By: Rolf Li
Mediocre news spread across the desks of currency traders today as Statistics Canada released the change in employment numbers in Canada. The unemployment rate remained at 6.8% while adding approximately 6,600 new jobs in the month of July. The big release was the glimmer of light in dark economic times, but the result was a big blast of cold air.
Although this release has contradicted the call for a Canadian recession, these numbers are more than just a relief. These numbers that were released showed that although jobs were added into our economy, the small margin meant slow growth or no growth as 6,600 jobs show really nothing has changed. Compare that to the previous 50,000 job creation months a few years ago. The disappointment in these numbers was shown once again on the trading floor at the largest stock exchanges in the world. At 3 pm EST, the Canadian Dollar was trading downwards at about 0.15% coming off the day’s trading highs. So with all this news, the real question sparks: when, if true, will the Canadian Dollar rebound to within the parallel trading patterns we have seen in the past?
If you were expecting some massive comeback of the Canadian Dollar, I suggest you should wake up to the smell of slow-brewed coffee. The value isn’t going up anytime soon. This country is separated too much for our economy to handle, and that is one of the big reasons that we have seen such an economic disaster. A government cannot put “all the eggs in one basket (in this case, energy and resource development)”. We cannot have one side of the country that is sluggish when the price of oil has fallen, and one side of the country that is struggling in efficiency when the price is too high. This separation has never worked, and will never work. To be honest, even though I am a Conservative supporter, and will always be, I have truly disliked the way that our manufacturing sector has been handled. What is our government doing by ignoring such a vital part of economy? With all this damage done in the past, the government needs to work twice as hard to fix our economy. We need to get our industries moving–and fast. Without this patch to our economy, we are riding on oil and resources to pull us back in the black. So here is the judgement. Unless we see some massive gains in un-resource related sectors, we are most likely not going to see a strong Canadian Dollar until late-early 2016-17. Of course things can change between that time to boost our money, but as it looks right now, that is the date you are looking for.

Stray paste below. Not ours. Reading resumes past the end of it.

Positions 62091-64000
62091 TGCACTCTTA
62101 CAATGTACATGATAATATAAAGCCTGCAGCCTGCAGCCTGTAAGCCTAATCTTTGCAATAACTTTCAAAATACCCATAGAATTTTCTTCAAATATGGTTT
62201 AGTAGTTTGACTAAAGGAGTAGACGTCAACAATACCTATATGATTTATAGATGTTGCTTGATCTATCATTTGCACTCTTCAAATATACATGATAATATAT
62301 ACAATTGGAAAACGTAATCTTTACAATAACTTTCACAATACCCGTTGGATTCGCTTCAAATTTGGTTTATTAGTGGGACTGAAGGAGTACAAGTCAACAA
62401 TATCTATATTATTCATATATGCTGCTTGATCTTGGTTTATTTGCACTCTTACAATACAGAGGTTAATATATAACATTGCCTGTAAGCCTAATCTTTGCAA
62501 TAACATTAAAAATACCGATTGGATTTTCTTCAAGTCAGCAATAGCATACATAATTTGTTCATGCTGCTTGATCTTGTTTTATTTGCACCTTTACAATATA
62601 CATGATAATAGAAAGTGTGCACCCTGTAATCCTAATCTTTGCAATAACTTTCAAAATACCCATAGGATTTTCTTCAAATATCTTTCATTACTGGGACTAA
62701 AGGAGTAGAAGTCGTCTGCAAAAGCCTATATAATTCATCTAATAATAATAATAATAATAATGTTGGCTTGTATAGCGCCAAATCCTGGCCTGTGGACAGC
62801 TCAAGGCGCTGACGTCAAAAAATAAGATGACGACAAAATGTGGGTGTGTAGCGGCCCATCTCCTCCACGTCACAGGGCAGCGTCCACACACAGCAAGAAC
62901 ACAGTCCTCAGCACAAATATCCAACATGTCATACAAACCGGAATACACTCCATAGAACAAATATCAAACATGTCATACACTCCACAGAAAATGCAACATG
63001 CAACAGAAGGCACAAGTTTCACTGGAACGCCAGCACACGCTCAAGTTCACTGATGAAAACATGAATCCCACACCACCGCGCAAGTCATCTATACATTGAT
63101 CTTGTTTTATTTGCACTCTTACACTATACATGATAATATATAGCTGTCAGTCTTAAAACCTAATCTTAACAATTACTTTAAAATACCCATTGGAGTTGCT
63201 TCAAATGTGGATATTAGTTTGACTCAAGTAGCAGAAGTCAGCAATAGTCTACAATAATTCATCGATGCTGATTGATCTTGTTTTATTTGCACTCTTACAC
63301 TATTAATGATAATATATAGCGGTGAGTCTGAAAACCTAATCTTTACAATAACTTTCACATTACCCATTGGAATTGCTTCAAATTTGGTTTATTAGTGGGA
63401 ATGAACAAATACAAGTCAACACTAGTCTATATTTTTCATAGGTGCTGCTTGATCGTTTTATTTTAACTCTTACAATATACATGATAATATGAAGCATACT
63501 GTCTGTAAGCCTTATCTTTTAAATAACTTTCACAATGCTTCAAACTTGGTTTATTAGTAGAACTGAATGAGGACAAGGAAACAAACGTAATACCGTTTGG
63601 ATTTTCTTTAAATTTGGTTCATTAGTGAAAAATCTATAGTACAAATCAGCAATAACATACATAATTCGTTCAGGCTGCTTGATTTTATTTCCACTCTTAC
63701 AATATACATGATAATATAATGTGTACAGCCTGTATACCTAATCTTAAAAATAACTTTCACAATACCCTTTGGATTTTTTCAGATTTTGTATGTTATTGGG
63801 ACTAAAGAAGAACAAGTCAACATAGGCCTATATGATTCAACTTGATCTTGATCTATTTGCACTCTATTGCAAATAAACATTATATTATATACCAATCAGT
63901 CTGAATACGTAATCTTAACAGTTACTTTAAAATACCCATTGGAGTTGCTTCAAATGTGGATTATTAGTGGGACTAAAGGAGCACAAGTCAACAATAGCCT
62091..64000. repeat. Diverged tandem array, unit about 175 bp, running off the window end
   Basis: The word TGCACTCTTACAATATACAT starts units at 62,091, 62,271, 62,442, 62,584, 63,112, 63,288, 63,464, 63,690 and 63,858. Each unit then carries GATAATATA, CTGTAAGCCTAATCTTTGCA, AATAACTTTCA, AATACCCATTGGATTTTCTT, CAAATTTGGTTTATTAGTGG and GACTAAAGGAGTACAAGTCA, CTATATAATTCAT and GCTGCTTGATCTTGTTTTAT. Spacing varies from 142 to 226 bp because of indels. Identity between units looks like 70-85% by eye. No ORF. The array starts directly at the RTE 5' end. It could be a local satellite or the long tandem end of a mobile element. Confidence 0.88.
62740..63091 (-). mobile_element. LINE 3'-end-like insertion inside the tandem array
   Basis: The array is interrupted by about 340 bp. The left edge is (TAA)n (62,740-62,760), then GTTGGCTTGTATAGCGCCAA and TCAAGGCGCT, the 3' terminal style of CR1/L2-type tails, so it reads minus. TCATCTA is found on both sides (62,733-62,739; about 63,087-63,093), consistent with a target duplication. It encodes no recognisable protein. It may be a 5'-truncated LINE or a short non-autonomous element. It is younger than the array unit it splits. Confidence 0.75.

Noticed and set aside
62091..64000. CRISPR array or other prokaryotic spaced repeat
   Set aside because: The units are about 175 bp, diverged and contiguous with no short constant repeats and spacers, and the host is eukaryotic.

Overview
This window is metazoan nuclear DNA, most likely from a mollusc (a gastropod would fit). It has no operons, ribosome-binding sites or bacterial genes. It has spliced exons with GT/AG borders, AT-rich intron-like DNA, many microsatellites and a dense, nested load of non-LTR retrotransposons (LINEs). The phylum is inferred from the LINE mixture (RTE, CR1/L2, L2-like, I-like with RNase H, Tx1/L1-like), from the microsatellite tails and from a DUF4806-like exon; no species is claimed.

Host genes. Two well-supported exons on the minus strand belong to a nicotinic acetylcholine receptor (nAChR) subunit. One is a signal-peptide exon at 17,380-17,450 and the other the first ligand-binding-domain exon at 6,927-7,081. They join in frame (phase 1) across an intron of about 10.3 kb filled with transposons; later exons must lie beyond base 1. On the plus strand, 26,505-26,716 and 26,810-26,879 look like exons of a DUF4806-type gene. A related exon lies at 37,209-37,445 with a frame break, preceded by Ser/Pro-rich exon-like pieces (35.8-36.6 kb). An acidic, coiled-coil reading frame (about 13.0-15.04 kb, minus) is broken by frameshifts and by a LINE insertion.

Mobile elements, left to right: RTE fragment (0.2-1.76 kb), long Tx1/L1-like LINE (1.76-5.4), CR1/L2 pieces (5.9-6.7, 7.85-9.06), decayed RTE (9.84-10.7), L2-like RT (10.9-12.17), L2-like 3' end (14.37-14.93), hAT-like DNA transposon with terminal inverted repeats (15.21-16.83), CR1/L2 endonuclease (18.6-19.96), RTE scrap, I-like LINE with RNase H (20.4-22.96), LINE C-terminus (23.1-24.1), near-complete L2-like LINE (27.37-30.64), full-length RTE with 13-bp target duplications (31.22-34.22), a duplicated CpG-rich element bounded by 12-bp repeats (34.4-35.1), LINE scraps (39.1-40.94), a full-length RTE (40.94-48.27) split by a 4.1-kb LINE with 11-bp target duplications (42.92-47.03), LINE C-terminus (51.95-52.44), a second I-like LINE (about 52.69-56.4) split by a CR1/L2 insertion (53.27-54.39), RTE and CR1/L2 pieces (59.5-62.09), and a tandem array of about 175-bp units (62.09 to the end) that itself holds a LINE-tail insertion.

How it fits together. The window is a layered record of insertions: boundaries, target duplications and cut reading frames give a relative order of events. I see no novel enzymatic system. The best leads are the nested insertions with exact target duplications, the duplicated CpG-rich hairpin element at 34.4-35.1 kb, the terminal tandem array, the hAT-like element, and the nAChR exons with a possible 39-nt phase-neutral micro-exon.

So before you go and panic about our currency and declare emergencies, you now know when our money will rebound, so plan ahead, and you could make big on this.